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Alphabets and diagraphs

From:Carlos Thompson <cthompso@...>
Date:Friday, October 2, 1998, 17:47
After another intensive debat in AUXLANG list on Esperanto's supersigned
characters and the ways around, and in the trial of recreating my first
conlang (Rithen) a question arose to me.

Rithen is based on its own scripting from the same family as Latin, Greek
and Cyrillic (for information look at ).  This scripting
could be used for coding Spanish or English as well, and because both
English and Spanish uses diagraphs, my script uses them too.  In this
script, many sound combination is given its own symbol, many diphthongs
included, but diagraphs are also used, even pro Rithen.  When writen in
Latin the 26 letters of modern Latin (or English letters) are not enough.
I've proved using supersigned leters, diagraphs and special symbols from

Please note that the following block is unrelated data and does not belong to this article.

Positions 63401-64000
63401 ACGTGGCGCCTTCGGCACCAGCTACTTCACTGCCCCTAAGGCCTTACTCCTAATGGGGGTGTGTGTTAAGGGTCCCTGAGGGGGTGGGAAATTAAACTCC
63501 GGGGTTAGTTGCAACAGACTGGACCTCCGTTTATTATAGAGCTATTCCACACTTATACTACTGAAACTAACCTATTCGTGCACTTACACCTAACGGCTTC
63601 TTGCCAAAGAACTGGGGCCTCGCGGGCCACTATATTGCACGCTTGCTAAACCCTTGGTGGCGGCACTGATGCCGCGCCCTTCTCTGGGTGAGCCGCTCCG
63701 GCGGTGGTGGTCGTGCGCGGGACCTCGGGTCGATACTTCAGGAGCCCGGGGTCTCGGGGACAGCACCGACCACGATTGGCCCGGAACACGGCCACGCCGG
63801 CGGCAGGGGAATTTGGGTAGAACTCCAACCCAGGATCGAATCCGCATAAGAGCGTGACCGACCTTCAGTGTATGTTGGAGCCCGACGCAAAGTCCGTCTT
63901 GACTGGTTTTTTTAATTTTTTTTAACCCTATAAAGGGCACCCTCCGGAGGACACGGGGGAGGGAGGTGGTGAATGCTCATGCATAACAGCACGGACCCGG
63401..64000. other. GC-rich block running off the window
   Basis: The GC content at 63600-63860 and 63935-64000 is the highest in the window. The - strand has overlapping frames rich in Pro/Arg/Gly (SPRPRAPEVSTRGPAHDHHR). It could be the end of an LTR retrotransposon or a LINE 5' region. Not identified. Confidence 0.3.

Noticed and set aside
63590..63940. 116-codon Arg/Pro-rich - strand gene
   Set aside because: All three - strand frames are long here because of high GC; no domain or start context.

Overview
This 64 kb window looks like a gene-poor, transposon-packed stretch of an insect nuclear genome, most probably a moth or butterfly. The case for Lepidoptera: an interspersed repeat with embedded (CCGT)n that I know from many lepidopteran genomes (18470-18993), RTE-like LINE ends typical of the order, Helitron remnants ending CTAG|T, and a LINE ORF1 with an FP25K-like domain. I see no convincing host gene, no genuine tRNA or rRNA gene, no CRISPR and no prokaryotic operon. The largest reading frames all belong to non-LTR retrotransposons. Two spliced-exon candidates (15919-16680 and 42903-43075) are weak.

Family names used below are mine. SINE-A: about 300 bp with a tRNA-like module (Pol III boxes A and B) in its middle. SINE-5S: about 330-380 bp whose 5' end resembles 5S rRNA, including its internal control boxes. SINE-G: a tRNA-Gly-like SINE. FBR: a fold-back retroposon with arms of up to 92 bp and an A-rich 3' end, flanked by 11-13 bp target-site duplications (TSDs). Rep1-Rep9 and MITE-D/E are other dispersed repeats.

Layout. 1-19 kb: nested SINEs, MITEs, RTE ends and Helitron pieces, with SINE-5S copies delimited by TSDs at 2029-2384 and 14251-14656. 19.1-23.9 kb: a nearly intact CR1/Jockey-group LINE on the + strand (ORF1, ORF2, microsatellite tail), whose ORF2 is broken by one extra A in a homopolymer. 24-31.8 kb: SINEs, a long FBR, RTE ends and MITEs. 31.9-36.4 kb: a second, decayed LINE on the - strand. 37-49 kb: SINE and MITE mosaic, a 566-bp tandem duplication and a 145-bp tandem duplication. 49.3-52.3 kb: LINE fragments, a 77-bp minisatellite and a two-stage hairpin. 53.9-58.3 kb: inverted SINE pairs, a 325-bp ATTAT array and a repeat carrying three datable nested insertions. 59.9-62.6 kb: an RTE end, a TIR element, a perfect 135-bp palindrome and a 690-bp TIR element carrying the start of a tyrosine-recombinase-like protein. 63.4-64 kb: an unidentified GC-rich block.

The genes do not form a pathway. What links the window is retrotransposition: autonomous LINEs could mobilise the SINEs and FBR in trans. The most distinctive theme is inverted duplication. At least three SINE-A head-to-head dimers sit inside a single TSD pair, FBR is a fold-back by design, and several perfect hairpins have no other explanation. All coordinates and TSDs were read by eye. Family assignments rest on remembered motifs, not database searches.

Greek, for example, so I could write in my word processor.

When crating languages, I've see many of you using their owns scripts,
including sillabaries and logographs but most of the times are letters.
Many times are related to Latin letters.  When they are not, many ways of
giving those extra sounds are given, like using diagraphs, supersigns, and

I would ask which ways you prefered for latinising.

I've even remember projects of me when you see:
Use 'h' for weakning, like making fricative a plosive (bh for /B/ or /v/,
and b for /b/).
Use 'j' for palatizing (s for /s/ and sj for /S/... Swedish influence?)
Use all posible combinations and drop similar sounds.
This would increase sounds by reducing alphabet.  Of course, it would give
many diagraphs.

Other projects use a different aproach, like using diferent letters for
different sounds.  A vocalic n, would be written as an n with a dieresis,
some common diphthongs, like Spanish <ue> and <ie> heve their own symbols.
Numbers of symbos would be incremented by supersigning or by introdusing new

So, again, which method do you preffer?

  Carlos Eugenio Thompson Pinzsn